In the warehouses, it’s widely understood that conditions are terrible. COVID-19 aside – which has of course made things worse – three workers fainted on the job at one of our facilities last month, mostly due to the bad ventilation and intense pace of work. These incidents went unreported in the media, resulted in no workers’ compensation applications, and did not halt production in any significant way. Walking over 30 kilometres every day and performing the same task tens of thousands of times a week makes repetitive strain injuries common. But it is the pace of the work that leads to more dramatic incidents.
Amazon tracks our rate of work through the scanners that we use to process orders. The rates are an index for the competition that takes place between each warehouse to see which one can process the most orders, constantly driving up the pace of work. This style of management leads both to a gamification of work as well as to tremendous anxiety about being fired. It is when workers feel they are behind and are rushing to achieve their rates that the worst incidents occur. One of us witnessed a collision between two rushed workers picking items in a narrow aisle, causing one to sustain a concussion. The worker who suffered the concussion was sent home and then missed a week of work because they were suffering from migraines. They never filed a workplace injury claim and were not paid for their time off. Using an in-house health-care provider, Amcare, whose staff systematically discourage workers from properly following up on workplace injuries, Amazon manages to dodge many of their workers’ compensation obligations, leaving employees on the hook for their recovery. This exacting environment breeds compliance. The combination of the difficult pace and standard of work, as well as the high injury rate, resulted in a turnover rate of around 100 per cent in the first seven months of the pandemic.
Despite all the hype, the message that workers deserve better safety, pay, and conditions is not inspiring workers to act – either because workers cannot hear it or because they are too scared, tired, and indifferent to rise up.
Over the months – and, for some of us, years – we’ve spent on the inside, we’ve tried to roll the negative energy into productive organizing. But it’s extremely difficult. Amazon specifically recruits from groups of precarious workers who are unable to find better jobs. “I know it’s bad,” they’ll say, “but what am I going to do? I have a family.” For many of these workers, a union is a new concept. Meanwhile, Amazon’s barrier to entry is low: Many workers with only a high school diploma or who were formerly incarcerated say they make better money here than they have anywhere else. For those perseverant (and lucky) enough to get a permanent position, the benefits package is extremely competitive, and with Amazon stock now exceeding $3,000 per share, the employee shares program can represent a significant chunk of money.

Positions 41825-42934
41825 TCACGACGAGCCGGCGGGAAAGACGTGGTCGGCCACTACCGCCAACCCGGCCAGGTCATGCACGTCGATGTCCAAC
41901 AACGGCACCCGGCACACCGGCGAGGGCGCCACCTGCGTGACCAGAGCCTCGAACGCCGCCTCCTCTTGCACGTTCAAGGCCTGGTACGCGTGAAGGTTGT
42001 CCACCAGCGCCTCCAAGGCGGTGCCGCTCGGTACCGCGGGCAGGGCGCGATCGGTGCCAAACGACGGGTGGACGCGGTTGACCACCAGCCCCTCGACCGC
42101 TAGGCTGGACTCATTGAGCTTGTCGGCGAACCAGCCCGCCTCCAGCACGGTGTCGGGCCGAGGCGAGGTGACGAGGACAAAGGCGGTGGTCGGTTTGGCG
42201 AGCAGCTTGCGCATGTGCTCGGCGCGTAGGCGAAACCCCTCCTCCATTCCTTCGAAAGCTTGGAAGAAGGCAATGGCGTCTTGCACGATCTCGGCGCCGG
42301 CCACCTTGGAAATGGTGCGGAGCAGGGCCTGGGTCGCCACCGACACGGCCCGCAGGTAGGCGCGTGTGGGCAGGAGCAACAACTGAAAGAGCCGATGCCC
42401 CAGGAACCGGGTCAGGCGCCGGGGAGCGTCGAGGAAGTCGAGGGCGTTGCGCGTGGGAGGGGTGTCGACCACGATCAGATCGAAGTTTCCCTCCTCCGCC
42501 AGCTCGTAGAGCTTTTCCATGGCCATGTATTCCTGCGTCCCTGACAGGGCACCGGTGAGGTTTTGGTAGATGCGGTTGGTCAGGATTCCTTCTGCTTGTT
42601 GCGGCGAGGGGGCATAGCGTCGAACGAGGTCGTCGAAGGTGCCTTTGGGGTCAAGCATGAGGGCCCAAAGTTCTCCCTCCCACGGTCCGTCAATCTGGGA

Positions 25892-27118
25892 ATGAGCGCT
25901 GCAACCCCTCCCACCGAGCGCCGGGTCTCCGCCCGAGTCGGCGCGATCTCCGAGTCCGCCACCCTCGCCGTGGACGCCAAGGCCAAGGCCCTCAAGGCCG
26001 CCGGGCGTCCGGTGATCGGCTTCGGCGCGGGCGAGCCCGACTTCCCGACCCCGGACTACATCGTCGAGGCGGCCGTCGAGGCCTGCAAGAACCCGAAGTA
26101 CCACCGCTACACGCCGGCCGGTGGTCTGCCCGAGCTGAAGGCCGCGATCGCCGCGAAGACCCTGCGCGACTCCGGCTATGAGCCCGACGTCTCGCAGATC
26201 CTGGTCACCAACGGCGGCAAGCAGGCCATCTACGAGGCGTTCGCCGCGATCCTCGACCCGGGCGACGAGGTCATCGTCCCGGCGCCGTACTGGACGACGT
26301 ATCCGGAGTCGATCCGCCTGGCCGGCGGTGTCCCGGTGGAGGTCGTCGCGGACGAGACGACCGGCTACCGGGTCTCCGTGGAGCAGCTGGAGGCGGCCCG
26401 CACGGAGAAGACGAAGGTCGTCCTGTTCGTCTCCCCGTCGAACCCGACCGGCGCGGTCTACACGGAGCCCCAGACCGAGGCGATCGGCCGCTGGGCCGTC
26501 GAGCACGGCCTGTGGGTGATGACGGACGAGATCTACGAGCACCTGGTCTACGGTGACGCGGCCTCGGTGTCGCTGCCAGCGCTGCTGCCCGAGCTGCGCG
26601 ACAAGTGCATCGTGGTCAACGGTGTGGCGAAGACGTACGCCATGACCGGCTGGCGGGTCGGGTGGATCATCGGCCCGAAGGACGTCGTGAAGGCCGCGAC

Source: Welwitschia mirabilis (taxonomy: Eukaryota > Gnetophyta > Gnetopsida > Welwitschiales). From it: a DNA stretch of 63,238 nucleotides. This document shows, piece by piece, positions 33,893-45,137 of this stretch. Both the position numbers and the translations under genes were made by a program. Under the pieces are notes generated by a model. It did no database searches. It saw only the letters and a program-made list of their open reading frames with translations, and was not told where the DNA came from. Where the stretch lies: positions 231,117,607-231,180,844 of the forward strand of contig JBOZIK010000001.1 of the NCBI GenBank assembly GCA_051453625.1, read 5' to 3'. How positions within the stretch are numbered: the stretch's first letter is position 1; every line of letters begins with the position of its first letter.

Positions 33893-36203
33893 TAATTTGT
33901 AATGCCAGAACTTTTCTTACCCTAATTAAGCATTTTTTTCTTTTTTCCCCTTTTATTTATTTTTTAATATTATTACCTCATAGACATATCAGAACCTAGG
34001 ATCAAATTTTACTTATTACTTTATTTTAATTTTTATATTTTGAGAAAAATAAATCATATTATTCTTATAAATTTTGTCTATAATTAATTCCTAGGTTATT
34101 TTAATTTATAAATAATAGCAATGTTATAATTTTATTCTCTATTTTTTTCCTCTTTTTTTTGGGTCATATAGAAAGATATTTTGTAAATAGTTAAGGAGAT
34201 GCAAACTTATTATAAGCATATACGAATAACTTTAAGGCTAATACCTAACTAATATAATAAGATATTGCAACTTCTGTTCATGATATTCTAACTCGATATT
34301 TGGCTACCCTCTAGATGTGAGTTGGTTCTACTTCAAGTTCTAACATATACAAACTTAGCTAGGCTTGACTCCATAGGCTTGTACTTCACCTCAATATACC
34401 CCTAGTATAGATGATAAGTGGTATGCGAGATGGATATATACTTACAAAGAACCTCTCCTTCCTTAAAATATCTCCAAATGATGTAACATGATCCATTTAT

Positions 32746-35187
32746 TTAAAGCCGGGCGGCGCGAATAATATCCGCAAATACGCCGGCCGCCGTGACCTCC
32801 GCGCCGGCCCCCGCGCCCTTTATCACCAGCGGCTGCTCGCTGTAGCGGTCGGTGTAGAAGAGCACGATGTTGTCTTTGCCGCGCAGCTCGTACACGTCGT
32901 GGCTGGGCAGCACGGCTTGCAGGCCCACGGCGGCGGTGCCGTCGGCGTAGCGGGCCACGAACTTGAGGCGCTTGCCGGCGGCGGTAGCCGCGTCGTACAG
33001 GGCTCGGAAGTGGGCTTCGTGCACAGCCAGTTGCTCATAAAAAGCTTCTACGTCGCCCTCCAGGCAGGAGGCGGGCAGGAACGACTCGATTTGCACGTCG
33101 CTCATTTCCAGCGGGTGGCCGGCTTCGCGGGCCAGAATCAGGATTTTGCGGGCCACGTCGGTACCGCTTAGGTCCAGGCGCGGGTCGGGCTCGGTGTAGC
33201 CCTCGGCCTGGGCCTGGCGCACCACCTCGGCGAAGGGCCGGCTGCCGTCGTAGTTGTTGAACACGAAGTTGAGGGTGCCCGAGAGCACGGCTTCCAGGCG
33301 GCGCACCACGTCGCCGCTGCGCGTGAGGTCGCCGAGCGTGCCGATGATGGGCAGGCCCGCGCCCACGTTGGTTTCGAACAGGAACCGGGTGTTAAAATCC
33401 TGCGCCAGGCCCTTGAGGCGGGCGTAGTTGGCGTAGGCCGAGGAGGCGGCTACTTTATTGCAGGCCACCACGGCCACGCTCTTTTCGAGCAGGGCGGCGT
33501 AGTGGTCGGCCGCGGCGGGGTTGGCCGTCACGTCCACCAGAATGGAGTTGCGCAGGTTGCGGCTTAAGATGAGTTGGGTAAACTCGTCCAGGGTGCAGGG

We are organizing workers, but the process is slow. Building trust takes time, often more time than it takes for the workforce to turn over. Some of us have made multiple attempts at building workplace committees. After the company sniffed out the initial phase of an organizing drive at one of our facilities last year, they fired key organizers and brought in a $0.95/hour raise, freezing almost all organizing efforts for several months. As a former Amazon executive said, a union “is likely the single biggest threat to their business model.” Amazon knows this, and that is why we need more salts. We need salts to map the workplace and find sympathetic workers, develop strategies to push forward campaigns, and help plan actions to increase power on the work floor. We need more salts because workers need to know that a better workplace is possible and that it’s their co-workers who will stand with them to fight for it.
As a former Amazon executive said, a union “is likely the single biggest threat to their business model.” Amazon knows this, and that is why we need more salts.
For every union, politician, or community group who thinks that a press release denouncing Amazon’s mistreatment of workers is going to bring decisive change, consider that Amazon has gained in public favourability ratings during the pandemic. Amazon has become lodged in our society. The only way to exorcise it is to organize it.
This means doing the hard work of talking to workers about their issues, developing relationships and trust, planning with them to achieve small victories, and building something bigger. This can only be done from the inside. A union at Amazon will force industries across all sectors to follow suit, resulting in higher wages, better job security, and safer work conditions.
So if you’re ready to help, please get in touch by emailing [email protected] We will help you get hired at an Amazon facility, train you in organizing, and connect you to an existing network of activists. Amazon is a company the likes of which the world has never seen before. This is the fight of our lives, and we’d love to have you on our side.
To help spread the word, print out this poster and stick it up around your neighbourhood!